The online journal Common-place recently released a special issue on “Music and Meaning in Early America,” which features the article “Partners in Time” by Prof. April Masten. Drawing on her new research, Prof. Masten discusses affinities between African American and Irish jigs, and the methodological challenges of interpreting the history of dance.
Bernard Semmel (1928-2008)
Alumni & Friends News
An enormous honor has been given to Evelyne and Doug Skopp in the dedication of SUNY Plattsburgh’s Holocaust Memorial Gallery. The link below is for further details about the gallery and the recent dedication ceremony:
Evelyne and Doug are overwhelmed by this most generous gesture by their former students and colleagues.
Congratulations to our colleague Carla Keirns on receiving a multi-year research grant from the Robert Wood Johnson Foundation. Her project looks at how end-of-care costs vary depending on where one lives. Drawing on her experience as a practicing palliative-care physician, sociologist, health services researcher, and historian, Dr. Keirns will use health utilization data, interviews, and community studies to make sense of individual choices and regional patterns that are fundamental to understanding how to empower patients, improve care and reduce costs. Carla joins a distinguished group of investigators doing pathbreaking research in healthy policy. You can read more about the award and the program here.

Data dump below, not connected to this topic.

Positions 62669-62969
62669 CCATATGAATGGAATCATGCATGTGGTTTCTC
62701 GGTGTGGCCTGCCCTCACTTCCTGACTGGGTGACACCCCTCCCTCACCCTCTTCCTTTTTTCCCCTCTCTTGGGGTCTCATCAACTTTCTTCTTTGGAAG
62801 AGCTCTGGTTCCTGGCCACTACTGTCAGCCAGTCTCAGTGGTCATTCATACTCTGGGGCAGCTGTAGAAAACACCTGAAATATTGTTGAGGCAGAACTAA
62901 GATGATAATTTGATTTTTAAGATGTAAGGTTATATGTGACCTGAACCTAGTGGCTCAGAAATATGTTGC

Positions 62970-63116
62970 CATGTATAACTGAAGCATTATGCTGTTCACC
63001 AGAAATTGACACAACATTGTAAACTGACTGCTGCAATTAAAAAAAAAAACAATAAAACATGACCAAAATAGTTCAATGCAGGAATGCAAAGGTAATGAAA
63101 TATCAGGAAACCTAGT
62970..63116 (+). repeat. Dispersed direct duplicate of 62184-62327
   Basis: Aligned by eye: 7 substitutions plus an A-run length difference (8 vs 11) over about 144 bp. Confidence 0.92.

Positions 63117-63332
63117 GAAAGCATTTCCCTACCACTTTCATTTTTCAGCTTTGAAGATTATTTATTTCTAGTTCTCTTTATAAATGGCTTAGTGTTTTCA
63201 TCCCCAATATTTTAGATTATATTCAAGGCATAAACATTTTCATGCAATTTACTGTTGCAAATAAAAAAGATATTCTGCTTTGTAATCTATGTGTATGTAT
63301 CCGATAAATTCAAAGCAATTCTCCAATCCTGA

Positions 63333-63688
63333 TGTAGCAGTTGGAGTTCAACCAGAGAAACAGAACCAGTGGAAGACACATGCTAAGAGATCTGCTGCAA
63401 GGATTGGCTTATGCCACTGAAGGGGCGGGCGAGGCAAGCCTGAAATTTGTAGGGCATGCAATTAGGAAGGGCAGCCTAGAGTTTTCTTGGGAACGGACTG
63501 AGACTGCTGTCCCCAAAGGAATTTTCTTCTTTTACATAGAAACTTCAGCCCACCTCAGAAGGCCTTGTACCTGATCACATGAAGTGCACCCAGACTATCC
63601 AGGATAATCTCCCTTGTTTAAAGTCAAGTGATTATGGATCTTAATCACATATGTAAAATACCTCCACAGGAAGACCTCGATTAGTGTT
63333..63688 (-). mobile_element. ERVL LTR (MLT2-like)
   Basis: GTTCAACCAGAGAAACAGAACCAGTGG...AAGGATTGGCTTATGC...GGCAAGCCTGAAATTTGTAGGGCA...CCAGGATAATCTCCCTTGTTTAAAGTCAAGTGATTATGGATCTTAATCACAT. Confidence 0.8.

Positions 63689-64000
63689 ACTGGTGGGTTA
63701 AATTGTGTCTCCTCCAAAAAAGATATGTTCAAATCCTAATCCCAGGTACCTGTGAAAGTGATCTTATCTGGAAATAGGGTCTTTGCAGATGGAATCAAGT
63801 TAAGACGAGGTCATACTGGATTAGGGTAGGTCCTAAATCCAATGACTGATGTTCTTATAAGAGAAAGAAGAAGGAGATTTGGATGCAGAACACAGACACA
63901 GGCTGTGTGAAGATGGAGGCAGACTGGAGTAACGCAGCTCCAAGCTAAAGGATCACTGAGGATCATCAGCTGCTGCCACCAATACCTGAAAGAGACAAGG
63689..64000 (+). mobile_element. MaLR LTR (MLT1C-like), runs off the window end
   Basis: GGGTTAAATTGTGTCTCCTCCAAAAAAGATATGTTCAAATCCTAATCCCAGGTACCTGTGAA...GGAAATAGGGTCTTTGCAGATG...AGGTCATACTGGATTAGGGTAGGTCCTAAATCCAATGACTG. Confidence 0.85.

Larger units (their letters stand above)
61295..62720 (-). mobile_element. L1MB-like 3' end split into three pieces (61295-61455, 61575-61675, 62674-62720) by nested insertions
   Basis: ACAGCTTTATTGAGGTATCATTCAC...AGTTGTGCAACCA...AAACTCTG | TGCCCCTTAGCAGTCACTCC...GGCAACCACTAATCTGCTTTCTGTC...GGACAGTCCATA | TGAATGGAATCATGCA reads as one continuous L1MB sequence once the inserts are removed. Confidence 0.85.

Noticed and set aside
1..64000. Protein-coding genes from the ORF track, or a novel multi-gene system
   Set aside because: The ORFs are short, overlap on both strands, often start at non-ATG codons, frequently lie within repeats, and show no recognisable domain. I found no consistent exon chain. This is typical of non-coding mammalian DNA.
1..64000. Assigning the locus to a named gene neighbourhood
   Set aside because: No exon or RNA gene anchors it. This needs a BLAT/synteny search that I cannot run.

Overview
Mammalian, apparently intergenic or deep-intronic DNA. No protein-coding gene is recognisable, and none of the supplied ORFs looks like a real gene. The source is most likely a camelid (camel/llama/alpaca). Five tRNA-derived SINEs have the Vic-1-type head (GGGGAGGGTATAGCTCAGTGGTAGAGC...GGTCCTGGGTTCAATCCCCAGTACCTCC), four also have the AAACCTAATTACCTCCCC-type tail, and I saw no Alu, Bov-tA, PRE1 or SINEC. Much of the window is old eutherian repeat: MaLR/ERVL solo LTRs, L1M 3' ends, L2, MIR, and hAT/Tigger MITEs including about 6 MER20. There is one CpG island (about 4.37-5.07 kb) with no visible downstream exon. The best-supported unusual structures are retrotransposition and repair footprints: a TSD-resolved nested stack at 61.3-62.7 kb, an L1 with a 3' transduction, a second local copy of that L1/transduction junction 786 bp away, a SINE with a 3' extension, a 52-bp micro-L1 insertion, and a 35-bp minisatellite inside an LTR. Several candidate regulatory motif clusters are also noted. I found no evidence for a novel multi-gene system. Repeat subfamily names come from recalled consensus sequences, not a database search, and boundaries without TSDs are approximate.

Dr. Elizabeth R. Ewen passed away on 29 May 2012. Dr. Ewen, who earned her Ph.D. at Stony Brook, was Distinguished Teaching Professor of American Studies at SUNY-Old Westbury. In collaboration over many years with her husband Stewart Ewen and her colleague Ros Baxandal, Dr. Ewen published extensively on U.S. society. Some of their notable works included Immigrant Women in the Land of Dollars, Channels of Desire: Mass Images and the Shaping of American Consciousness, and Typecasting: On the Arts and Sciences of Human Inequality.
Dr. Ewen was also well known to the History Department, in a personal as well as professional capacity, as the daughter of Roger Wunderlich, who also received his Ph.D. from the department. She is deeply missed in both regards.
The John Simon Guggenheim Memorial Foundation has awarded Fellowships to a diverse group of 181 scholars, artists, and scientists in its eighty-eighth annual competition for the United States and Canada. One of this year’s recipients: Mrinalini Sinha, Stony Brook History Ph.D., who is an Alice Freeman Palmer Professor in the Department of History and Professor in the Department of English Language and Literature at the University of Michigan. She has written on various aspects of the political history of colonial India, with a focus on anti-colonialism, gender, and transnational approaches. She has recently become interested in the different forms of political imaginings, beyond the nation-state, that animated anti-colonial thought in India at least until the interwar period. Her Guggenheim project, with the title “Complete Political Independence: The Curious History of a Nationalist Indian Demand,” will explore the contingency of the development of the nation-state form in India. Congratulations!
Mwagi Njagi, Stony Brook History Ph.D., has become Director of American University Programs in Kenya and adjunct professor in its School of International Service. Congratulations!